A different way of seeing Lacock Abbey… from inside a camera obscura placed in the grounds. The projected image is always upside down, hence this topsy-turvy view. William Fox Talbot used a similar one at the Abbey for his research into photography.
It would be great if the National Trust moved theirs in front of the window which Fox Talbot used to produce his (and the world’s) first print from a photographic negative. It would have a sense of the world turning full circle.
It was a strange feeling to be in what looked like a shepherd’s hut and to find this projected image when the door was closed. Even stranger to see other visitors upside down as they passed by!
The National Trust have at least one example of a camera obscura view of the Abbey in their archives. This one is a view of the cloisters.
This is one of Lisa Pettibone’s pieces on display as part of the Elements of Capability exhibition at Lacock Abbey.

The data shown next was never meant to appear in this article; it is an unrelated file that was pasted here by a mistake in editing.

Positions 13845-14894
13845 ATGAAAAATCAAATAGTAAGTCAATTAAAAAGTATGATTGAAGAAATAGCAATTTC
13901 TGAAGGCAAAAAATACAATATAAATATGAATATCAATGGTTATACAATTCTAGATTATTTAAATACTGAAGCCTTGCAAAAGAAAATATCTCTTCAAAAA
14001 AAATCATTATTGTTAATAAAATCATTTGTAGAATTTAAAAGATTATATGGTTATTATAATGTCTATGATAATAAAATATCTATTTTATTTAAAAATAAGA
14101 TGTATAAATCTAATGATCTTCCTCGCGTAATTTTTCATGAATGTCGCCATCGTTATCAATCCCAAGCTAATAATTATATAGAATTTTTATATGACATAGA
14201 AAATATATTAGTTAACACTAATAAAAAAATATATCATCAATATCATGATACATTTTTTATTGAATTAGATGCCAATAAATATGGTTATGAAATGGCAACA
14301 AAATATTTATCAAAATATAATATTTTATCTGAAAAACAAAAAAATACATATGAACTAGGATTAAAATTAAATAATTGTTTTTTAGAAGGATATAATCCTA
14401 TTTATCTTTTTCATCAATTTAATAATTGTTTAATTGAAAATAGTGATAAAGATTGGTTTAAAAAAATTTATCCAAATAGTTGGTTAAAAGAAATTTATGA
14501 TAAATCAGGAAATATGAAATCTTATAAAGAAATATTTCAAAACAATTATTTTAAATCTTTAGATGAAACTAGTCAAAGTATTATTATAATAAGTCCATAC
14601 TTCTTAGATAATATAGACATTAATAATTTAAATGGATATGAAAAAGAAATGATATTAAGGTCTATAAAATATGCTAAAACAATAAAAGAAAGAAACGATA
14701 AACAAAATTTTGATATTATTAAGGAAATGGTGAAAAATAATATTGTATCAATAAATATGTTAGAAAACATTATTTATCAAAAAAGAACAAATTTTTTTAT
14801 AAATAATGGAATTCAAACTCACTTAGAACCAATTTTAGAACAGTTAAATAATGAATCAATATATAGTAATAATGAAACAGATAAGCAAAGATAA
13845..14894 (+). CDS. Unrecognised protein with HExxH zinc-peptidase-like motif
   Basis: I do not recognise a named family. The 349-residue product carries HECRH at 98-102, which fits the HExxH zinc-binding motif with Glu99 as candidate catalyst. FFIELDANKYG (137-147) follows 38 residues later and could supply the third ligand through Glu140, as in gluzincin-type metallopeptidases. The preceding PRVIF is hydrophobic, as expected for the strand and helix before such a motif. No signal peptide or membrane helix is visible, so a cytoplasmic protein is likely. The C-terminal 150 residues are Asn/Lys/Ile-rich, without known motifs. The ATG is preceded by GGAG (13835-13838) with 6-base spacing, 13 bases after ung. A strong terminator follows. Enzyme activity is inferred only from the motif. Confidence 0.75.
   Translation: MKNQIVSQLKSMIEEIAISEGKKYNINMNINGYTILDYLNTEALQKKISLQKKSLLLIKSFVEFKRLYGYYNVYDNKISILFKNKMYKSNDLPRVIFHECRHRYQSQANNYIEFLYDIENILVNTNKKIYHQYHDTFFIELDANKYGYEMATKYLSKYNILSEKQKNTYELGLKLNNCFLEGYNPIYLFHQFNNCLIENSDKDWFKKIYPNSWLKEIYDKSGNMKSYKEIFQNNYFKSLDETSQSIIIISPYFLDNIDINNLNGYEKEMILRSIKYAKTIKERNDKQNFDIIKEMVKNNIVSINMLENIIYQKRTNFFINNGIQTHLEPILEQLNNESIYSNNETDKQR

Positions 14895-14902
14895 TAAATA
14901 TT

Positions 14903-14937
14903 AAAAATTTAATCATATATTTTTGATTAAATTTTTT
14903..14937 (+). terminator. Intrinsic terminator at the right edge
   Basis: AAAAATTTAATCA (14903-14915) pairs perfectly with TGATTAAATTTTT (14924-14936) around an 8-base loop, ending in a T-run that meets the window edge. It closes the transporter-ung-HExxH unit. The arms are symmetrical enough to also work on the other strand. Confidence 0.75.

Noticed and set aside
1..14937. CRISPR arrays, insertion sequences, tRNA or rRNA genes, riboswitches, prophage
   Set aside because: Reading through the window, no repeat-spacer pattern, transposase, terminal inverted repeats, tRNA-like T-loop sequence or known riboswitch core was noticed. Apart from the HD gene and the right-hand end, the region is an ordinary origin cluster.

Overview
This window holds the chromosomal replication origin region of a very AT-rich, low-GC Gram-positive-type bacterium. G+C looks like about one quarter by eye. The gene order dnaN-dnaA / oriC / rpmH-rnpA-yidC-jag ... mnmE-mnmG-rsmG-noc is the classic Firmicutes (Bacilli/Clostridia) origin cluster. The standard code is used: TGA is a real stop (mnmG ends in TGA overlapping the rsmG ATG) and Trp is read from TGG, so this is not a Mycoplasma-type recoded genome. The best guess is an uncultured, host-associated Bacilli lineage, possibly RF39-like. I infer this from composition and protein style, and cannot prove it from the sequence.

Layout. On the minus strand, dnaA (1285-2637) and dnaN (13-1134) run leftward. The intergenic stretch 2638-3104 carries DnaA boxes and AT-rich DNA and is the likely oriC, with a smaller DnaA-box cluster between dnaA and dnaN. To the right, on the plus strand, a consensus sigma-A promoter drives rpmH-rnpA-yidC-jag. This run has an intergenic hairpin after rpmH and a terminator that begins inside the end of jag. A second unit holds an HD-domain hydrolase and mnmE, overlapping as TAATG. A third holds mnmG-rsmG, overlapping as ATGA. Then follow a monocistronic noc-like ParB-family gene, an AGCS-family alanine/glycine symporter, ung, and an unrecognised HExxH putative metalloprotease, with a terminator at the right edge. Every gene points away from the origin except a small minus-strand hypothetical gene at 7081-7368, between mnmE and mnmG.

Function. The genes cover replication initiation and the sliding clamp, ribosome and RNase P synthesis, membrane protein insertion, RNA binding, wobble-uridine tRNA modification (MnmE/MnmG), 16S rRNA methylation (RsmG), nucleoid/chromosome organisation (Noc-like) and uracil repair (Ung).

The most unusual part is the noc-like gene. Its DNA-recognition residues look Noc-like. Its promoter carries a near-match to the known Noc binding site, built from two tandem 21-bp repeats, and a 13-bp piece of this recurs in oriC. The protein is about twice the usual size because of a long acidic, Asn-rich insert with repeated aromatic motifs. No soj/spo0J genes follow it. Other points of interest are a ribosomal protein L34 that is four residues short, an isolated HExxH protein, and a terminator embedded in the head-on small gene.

I liked how the warped metal transformed the paths, sky, grass and surrounding vegetation into something quite surreal looking. It’s a bit like how Capability Brown dramatically altered many of the landscapes he was involved with.
The exhibition continues until 22nd May 2016
I discussed winter garden design over at Veg Plotting yesterday. I didn’t mention how art and other structural pieces can be used effectively at this time of year. Lacock Abbey’s Frozen World exhibition last week demonstrated the concept admirably.
I loved how this illumination picked out the detail of the stonework behind the bench. Illuminating Lacock is celebrating 175 years since Fox Talbot announced his photographic negative process which he developed (‘scuse pun) at Lacock Abbey. There’s more on this over at Veg Plotting today.
The illuminations are 4-7pm from now until 9th February 2014.
At three o’clock in mid November…